Our readers tend to fall into two categories: guys who want high-level information and want to get back to their lives, and guys who really want to go into detail, and learn about every aspect of a topic. We love both types of readers, because we 1) appreciate brevity, but also 2) like to blather on about beard stuff. In today’s article you’ll get both – a short and sweet explanation of how often to use beard oil, followed by a more detailed and in depth discussion on the topic.
How Often Should You Use
Beard Oil? A Quick Overview
There you have it! Now for the detail-oriented folks:
The Worst Answer Possible: It Depends
This may sound silly, but it’s true: no two beards are the same. They’re like fingerprints—some are thick, some are thin, some are curly, some are straight, some are black-brown-blonde-red/short-medium-long/oily-balanced-dry/etc. Beards seem pretty simple, but there are dozens of variables that make each beard unique—and that means there’s no “right” answer that answers “how often to use
So, with that in mind:
If You’ve Got a Short Beard
With a shorter beard—maybe two- to three-months growth—once a day is fine, and you can probably skip days here and there. Give it 3 to 4 drops in the palm of your hand, rub it in, and you’re good to go. You might think that because your beard is shorter, it’s safe to skip a day, but that’s not usually the case—your beard is usually itchiest in the short-length phase of the beard growth cycle, and a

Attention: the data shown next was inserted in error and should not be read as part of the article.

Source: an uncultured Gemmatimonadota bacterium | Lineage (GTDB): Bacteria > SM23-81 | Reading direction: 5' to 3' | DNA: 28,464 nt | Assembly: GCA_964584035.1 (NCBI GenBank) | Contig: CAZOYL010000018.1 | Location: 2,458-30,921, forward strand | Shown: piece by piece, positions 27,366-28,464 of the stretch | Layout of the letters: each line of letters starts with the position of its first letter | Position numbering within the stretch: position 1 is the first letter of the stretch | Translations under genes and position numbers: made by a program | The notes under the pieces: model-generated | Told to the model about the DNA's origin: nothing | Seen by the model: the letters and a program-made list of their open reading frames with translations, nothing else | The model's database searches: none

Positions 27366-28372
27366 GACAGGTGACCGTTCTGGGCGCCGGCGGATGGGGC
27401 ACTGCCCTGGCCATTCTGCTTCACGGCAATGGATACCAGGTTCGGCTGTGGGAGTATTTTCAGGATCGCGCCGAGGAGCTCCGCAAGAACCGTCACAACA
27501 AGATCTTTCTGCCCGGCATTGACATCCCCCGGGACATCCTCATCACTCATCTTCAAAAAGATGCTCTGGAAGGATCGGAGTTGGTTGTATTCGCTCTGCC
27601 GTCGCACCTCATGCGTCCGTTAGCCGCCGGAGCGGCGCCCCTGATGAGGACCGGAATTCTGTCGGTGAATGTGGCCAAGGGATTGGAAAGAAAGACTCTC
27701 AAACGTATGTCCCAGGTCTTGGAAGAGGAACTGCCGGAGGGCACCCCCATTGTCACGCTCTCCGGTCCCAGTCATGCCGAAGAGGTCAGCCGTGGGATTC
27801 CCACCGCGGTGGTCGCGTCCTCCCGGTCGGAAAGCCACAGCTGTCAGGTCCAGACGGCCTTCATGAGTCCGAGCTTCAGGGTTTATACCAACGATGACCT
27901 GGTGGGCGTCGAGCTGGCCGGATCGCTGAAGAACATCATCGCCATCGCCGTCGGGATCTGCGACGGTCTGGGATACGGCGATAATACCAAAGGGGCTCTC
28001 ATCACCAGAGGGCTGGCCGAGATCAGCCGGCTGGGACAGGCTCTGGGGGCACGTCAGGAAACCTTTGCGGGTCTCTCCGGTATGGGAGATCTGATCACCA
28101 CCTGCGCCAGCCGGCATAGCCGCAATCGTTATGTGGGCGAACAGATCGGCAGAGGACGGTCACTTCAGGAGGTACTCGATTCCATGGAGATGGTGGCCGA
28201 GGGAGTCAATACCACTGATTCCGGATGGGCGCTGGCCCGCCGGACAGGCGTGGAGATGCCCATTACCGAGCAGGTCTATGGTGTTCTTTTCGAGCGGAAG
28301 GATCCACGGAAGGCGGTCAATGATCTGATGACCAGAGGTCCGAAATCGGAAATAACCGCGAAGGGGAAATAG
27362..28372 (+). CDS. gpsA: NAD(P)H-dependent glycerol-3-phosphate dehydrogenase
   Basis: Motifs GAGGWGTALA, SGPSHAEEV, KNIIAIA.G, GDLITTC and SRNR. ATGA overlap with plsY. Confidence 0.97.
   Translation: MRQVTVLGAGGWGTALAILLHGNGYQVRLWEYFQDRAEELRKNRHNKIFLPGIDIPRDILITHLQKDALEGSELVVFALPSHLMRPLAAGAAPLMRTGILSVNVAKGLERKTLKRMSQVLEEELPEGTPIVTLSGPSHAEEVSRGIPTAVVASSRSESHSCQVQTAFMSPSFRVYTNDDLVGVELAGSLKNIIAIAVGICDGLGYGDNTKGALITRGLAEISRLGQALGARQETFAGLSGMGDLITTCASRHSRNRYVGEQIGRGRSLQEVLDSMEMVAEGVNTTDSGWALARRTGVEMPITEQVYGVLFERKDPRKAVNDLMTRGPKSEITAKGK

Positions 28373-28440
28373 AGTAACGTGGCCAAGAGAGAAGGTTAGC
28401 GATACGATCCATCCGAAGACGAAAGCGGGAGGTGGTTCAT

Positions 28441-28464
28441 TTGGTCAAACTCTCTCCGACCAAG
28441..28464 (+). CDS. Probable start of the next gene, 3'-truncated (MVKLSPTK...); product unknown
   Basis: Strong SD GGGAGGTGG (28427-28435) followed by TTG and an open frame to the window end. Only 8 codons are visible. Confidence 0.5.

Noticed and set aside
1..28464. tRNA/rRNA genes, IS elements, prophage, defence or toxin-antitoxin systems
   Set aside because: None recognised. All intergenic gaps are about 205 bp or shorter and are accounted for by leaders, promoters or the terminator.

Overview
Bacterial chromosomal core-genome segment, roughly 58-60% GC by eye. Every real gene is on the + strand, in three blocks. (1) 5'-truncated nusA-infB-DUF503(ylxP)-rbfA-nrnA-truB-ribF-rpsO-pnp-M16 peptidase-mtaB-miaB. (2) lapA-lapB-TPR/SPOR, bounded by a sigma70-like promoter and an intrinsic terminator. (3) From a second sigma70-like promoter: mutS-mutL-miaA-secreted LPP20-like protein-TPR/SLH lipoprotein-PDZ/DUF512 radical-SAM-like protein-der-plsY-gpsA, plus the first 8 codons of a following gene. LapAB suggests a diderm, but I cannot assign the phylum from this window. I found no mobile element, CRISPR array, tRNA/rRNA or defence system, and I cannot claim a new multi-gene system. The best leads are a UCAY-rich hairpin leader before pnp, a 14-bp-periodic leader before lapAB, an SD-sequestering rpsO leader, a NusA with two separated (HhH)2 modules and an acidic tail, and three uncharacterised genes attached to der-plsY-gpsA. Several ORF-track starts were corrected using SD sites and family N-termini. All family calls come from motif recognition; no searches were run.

Guys with shorter beards are in the unique position of getting some real skin-care benefits from the oil (that can be difficult with longer beards, because longer beards block the skin), so be sure to work the oil onto your epidermis. Try to look for a formulation with jojoba oil—jojoba oil has a similar to the sebum (facial oil) in your pores, and it can balance your skin’s oil production as your whiskers grow out.
If You’ve Got a Medium-Length Beard
We’d say “medium-length” is anywhere from three- to six-months of beard growth. It’s the point where your beard starts to look a little less “corporate” and a little more “biker gang.” At this stage, you’ll probably want to start oiling it every day, because your beard hair is probably drying out your skin—the shafts of your beard hair actually transport oil away from the surface of your skin, and your skin doesn’t necessarily produce more of it—so you may find that skin gets a little drier during the medium-length phase.